Sigma’s upcoming SD1 uses a special Foveon sensor that captures red, green, and blue information at each pixel by stacking three separate 15MP sensors, giving the resulting images 46 million pieces of information. Hasselblad’s new H4D-200MS medium format DSLR also captures each of the three colors at every pixel, but with a different method — it shoots 6 separate photos with its 50MP sensor, but shifts the sensor by 1.5 pixels for each shot, giving the resulting photos 200MP of resolution.
Samsung just published a followup to the NX lens engineer interview video that we shared a couple weeks ago featuring Q&As with the planners, marketers, and designers behind the lenses. Included on the page was this interesting photograph that appears to show a bunch of prototype cameras developed in the company. Check out the cube-shaped camera and another one with three retro dials at the top!
How the NX Lenses are launched into the World (via Photo Rumors)
With the recent craze on mimicking retro photography through phone apps, it’s only natural that someone would take it a step further and design a retro way to shoot with the phone as well, right? The Slow Photography camera concept by photographer David McCourt is a medium format-style box that lets you use your phone as a digital back.
You can now build you own version of the cardboard Hasselblad pinhole camera that we featured a couple days ago. Kelly Angood has released a PDF with the template and detailed instructions for putting the pieces together. The finished product is a working pinhole camera that takes
120 35mm film.
Designer Kelly Angood created this cardboard pinhole camera that looks exactly like a Hasselblad medium format camera. The design is screen printed onto the cardboard, and the camera accepts 120 film. See sample photographs shot with this camera over on Angood’s website.
Pinhole Hasselblad (via Make)
Update: Angood published a PDF with templates and instructions for those of you who want to make your own.
NASA has a long history of using Hasselblad cameras in space and, interestingly enough, you can download the Astronaut’s Photography Manual used to train astronauts from Hasselblad’s website. It covers everything from operating the Hasselblad 500EL/M to composition, using situations unique to astronauts in its examples and illustrations.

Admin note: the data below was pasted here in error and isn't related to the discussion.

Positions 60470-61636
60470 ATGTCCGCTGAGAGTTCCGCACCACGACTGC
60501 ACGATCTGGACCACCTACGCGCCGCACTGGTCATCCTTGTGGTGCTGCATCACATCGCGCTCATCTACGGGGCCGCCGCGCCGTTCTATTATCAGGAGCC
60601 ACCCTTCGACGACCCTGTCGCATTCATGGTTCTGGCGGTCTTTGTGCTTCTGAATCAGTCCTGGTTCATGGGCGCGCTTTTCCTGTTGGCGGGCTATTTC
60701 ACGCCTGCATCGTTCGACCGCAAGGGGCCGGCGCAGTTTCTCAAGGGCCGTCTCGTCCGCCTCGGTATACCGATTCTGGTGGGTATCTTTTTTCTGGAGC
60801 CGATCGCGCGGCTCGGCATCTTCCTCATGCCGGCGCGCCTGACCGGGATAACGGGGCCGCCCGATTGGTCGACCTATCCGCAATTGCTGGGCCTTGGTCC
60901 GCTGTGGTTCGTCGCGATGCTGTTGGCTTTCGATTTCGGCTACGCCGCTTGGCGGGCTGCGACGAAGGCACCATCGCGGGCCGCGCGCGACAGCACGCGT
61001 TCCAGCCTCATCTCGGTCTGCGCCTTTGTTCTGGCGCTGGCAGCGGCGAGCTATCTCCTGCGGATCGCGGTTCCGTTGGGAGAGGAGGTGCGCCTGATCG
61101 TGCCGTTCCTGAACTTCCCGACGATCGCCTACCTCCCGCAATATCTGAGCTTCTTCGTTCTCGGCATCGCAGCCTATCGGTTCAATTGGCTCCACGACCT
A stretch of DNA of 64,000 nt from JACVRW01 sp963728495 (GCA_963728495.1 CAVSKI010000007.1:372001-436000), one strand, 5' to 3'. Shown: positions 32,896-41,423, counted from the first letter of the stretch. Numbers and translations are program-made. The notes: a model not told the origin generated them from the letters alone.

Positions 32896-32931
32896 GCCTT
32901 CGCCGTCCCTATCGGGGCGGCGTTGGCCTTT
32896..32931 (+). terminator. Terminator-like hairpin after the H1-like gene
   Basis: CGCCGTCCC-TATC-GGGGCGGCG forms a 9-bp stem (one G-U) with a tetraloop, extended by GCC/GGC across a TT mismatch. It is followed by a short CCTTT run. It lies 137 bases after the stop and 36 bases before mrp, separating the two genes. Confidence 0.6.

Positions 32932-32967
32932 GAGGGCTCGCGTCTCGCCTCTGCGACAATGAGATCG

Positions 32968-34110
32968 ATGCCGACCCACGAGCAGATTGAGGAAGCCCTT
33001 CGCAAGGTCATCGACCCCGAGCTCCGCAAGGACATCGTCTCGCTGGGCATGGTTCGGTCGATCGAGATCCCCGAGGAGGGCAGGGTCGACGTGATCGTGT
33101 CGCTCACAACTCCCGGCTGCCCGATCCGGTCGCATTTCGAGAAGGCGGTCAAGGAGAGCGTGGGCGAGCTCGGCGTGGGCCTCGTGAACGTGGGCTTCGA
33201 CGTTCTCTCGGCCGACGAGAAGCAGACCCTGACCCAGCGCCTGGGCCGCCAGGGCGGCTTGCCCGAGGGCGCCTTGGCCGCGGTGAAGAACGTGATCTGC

Who knows — perhaps if space tourism starts taking off you might soon find this manual invaluable!
“Space Program” is a project by artist Tom Sachs featuring 1:1 models of various space related objects, including an Apollo lunar module, a mission control unit, space suits, and handmade space suits. He also included the above NASA Hasselblad camera as part of the exhibition. Note the stylish wooden crank.
Space Program (via Photojojo)
Image credit: Photograph by Tom Sachs and used with permission
Leica may have teamed up with the Audi design team for the limited edition Titanium M9 they announced yesterday at Photokina, but Hasselblad has just announced a car partnership of their own: the limited edition Ferrari H4D digital medium format camera. Now pro photographers who are determined to flaunt opulence can shoot with a flaming red camera that matches their car. The camera is even more “limited edition” than the Titanium M9, with 499 being produced instead of 500.
Welcome to the world of cameras being status symbols. Lets hope this kind of craziness doesn’t propagate to other camera companies, or we might see Toyota Canons and Honda Nikons. Oh wait… they have Jackie Chan limited editions already…
Earlier this year when Hasselblad announced the H4D-40, we found it interesting that Hasselblad claimed to be trying to reach a younger generation of photographers with the $20,000 camera. At Photokina today, Hasselblad introduced the H4D-31, a camera that actually makes digital medium format photography considerably more affordable (albeit still pretty darn expensive for a “young photographer”).
The camera weighs in at 31 megapixels rather than 40, but the 22.5% decrease in resolution translates into a generous 35% decrease in price: the H4D-31 costs about $13,000. You also get your choice of a 80mm prime lens or a lens adapter that allows you to use V-System lenses you already own.
Hopefully some day we’ll be able to give such a camera away here on PetaPixel.
Forget the uber-rare Leica MP2 that’s going on auction at the end of this year. If you want a unique camera but don’t want to trade your house for it, you can save yourself a couple hundred grand by going for this brand new made-for-NASA Hasselblad MKWE up for sale on eBay for a cool $33,751.
We’re not sure why the price is so specific or what exactly makes this a NASA camera (it doesn’t seem to be branded so), but it’s a definitely an eye-catching Hassy.